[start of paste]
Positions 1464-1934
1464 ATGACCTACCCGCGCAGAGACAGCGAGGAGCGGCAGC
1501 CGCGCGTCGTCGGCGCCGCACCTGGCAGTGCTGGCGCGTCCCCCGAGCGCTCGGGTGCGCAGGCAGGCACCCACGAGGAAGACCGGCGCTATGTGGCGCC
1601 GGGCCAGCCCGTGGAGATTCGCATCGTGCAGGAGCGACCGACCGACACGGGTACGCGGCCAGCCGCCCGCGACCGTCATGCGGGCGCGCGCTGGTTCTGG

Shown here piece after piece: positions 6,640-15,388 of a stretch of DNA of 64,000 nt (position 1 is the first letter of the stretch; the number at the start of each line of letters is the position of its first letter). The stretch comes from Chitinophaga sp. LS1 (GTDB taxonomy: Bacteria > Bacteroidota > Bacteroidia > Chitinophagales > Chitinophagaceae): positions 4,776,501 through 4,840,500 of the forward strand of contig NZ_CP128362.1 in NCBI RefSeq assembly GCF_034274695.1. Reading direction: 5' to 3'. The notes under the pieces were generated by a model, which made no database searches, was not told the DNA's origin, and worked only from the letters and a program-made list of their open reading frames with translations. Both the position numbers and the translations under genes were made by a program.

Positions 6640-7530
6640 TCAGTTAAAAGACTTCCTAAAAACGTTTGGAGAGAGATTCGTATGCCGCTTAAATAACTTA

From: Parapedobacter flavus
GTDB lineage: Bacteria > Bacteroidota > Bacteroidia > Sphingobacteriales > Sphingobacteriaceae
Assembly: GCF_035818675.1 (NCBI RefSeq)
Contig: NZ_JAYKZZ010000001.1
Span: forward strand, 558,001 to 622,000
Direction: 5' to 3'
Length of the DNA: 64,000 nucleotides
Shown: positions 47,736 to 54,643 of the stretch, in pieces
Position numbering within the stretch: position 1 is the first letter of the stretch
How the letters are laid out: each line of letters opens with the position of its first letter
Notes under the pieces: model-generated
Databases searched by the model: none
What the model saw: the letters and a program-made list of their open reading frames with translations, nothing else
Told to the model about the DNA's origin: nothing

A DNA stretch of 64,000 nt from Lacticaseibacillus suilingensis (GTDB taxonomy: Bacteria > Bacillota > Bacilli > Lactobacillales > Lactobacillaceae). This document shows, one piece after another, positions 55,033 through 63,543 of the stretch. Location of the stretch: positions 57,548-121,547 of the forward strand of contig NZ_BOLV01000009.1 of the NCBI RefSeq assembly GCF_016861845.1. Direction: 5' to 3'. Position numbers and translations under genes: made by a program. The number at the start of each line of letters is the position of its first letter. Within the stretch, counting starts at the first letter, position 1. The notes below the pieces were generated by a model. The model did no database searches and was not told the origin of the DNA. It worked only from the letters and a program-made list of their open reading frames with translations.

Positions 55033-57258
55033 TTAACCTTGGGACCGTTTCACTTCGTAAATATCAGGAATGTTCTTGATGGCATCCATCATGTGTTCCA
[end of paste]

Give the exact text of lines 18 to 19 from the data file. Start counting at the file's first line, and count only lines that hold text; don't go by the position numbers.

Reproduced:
Notes under the pieces: model-generated
Databases searched by the model: none